The recent upsurge in legislation addressing the lack of transparency in drug pricing is a step in the right direction. Hopefully, this trend continues and the Prescription Drug Price Transparency Act will be passed with broad bipartisan support.

 


  1. Ben Hirschler, How the U.S. Pays 3 Times More for Drugs, Scientific American https://www.scientificamerican.com/article/how-the-u-s-pays-3-times-more-for-drugs/ (last visited Oct. 29, 2018). [https://perma.cc/9Q3M-YSXZ]

  2. Steve Israel, Prescription Drugs Costly, Programs Exist to Help Pay for Them, Times Herald-Record (Oct. 25, 2018, 5:53 PM), https://www.recordonline.com/news/20181025/steve-israel-prescription-drugs-costly-but-programs-exist-to-help-pay-for-them. [https://perma.cc/P2U2-6MGG]

  3. Rep. Jan Schakowsky & Rep. Francis Rooney, Our Bipartisan Bill will Force Drug Companies to Justify ‘Drastic’ Price Hikes, CNBC (July 30, 2018, 8:00 AM), https://www.cnbc.com/2018/07/24/fair-drug-pricing-act-calls-on-drug-cos-to-be-transparent-about-prices.html. [https://perma.cc/U2SA-DZTJ]

  4. Hirschler, supra note 1.

  5. Id.

  6. Id.

  7. Arlene Weintraub, The Call for Drug Price Transparency is Growing Louder – But Will It Matter, Forbes (Mar. 30, 2018, 9:30 AM), https://www.forbes.com/sites/arleneweintraub/2018/03/30/the-call-for-drug-price-transparency-is-growing-louder-but-will-it-matter/#624991b73267. [https://perma.cc/AFQ3-DN3B]

  8. Id.

  9. Robert Pear, States Rush to Rein-In Prescription Costs, and Drug Companies Fight Back, N.Y. Times (Aug. 18, 2018), https://www.nytimes.com/2018/08/18/us/politics/states-drug-costs.html. [https://perma.cc/QW7F-5QCY]

  10. Weintraub, supra note 7.

  11. Marc Siegel, Trump and His Team Fight for Health Consumers, Starting with Drug Price Transparency, USA Today (Oct. 22, 2018), https://www.usatoday.com/story/opinion/2018/10/22/trump-health-agenda-transparent-drug-prices-lower-insurance-costs-column/1721645002/ (discussing two recent laws that have extended consumer protections in the context of drug prices). [https://perma.cc/8Y8U-P7UE]

  12. Weintraub, supra note 7.

  13. Brittany Shoot, Trump Signs Two Drug Pricing Bills, HHS Secretary Promises ‘More to Come’, Fortune (Oct. 11, 2018), http://fortune.com/2018/10/11/trump-administration-gag-clause-compare-prescription-prices/. [https://perma.cc/K4Z2-6BR5]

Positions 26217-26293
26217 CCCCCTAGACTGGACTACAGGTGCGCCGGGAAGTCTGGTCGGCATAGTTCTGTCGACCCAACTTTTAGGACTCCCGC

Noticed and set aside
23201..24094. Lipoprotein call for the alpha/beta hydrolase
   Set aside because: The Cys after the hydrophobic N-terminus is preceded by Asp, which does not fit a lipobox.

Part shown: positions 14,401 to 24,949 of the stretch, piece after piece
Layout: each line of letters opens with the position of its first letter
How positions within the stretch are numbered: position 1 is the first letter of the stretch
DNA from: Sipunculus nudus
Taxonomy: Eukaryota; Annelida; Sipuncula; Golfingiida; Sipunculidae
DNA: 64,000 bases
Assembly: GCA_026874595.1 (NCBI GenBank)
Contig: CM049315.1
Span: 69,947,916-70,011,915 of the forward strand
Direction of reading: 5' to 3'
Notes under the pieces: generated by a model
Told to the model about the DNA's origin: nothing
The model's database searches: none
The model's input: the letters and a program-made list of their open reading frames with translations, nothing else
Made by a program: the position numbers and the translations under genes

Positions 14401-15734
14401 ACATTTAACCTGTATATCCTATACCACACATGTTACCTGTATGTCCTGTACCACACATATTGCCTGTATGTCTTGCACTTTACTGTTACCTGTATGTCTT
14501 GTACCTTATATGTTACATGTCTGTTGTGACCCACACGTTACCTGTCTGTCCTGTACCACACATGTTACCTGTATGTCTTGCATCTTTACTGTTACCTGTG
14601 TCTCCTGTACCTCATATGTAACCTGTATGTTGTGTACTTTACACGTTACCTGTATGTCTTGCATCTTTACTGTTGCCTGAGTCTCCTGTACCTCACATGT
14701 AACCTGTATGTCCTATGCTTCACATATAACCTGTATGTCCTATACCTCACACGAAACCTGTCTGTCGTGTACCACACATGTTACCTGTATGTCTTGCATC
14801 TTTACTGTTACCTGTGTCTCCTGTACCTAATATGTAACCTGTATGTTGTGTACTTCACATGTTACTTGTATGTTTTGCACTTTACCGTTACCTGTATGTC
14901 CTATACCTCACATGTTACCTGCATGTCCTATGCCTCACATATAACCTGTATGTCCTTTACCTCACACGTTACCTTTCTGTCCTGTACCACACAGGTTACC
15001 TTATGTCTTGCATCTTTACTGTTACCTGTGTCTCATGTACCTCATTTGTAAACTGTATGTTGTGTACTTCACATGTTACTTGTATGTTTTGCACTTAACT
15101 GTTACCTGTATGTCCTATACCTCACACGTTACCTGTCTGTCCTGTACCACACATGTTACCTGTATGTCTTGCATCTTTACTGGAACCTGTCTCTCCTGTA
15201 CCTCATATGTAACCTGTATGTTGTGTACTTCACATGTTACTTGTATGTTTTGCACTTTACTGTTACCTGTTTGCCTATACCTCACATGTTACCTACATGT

14. Id.

  15. Id

  16. Id.

  17. Know the Lowest Price Act of 2018, S. 2553, 115th Cong. (Oct. 10, 2018).

  18. H.R. 1316, 115th Cong. (2018).

  19. Id.

  20. Michel Carrier, A Six-Step Solution to the PBM Problem, Health Affairs (Aug. 30, 2018), https://www.healthaffairs.org/do/10.1377/hblog20180823.383881/full/. [https://perma.cc/2BAX-AULG]

  21. See id. (explaining that the three leading PBMs–CVS Caremaker, Express Scripts, and OptumRX control 85 percent of the market); but see Ike Brannon, Pharmacy Benefit Managers Are Not the Cause of High Prescription Drug Prices, Forbes (June 6, 2018, 4:04 PM), https://www.forbes.com/sites/ikebrannon/2018/06/06/pharmacy-benefit-managers-are-not-the-cause-of-high-prescription-drug-prices/#4ee8fb7b6b9a (arguing that “tying the hands of PBMs could very well raise drug prices”). [https://perma.cc/SEE5-6UZ3]

  22. Carrier, supra note 21.

  23. Kristen Coppock, Legislation Signed Into Law Prohibiting ‘Gag Clauses’ for Pharmacies, Pharmacy Times (Oct. 10, 2018), https://www.pharmacytimes.com/conferences/ncpa-2018/legislation-signed-into-law-prohibiting-gag-clauses-for-pharmacies. [https://perma.cc/NAW6-YKG2]

  24. Nat’l Cmty. Pharmacists Ass’n, Generic Drug Pricing Transparency in Federal Health Programs, https://scpa.memberclicks.net/assets/Lauren/hr%201316%20generic%20drug%20pricing%20transparencey%20in%20federal%20health%20programs.pdf (last visited Oct. 29, 2018). [https://perma.cc/YAT6-G3TM]

  25. Id.

  26. Id.

  27. Id.

  28. Carrier, supra note 21.

Tova Dardashty

Tova Dardashty is a second-year J.D. candidate at Fordham University School of Law and is a staff member of the Intellectual Property, Media & Entertainment Law Journal. Tova has a B.S. in Biology and is interested in patent law.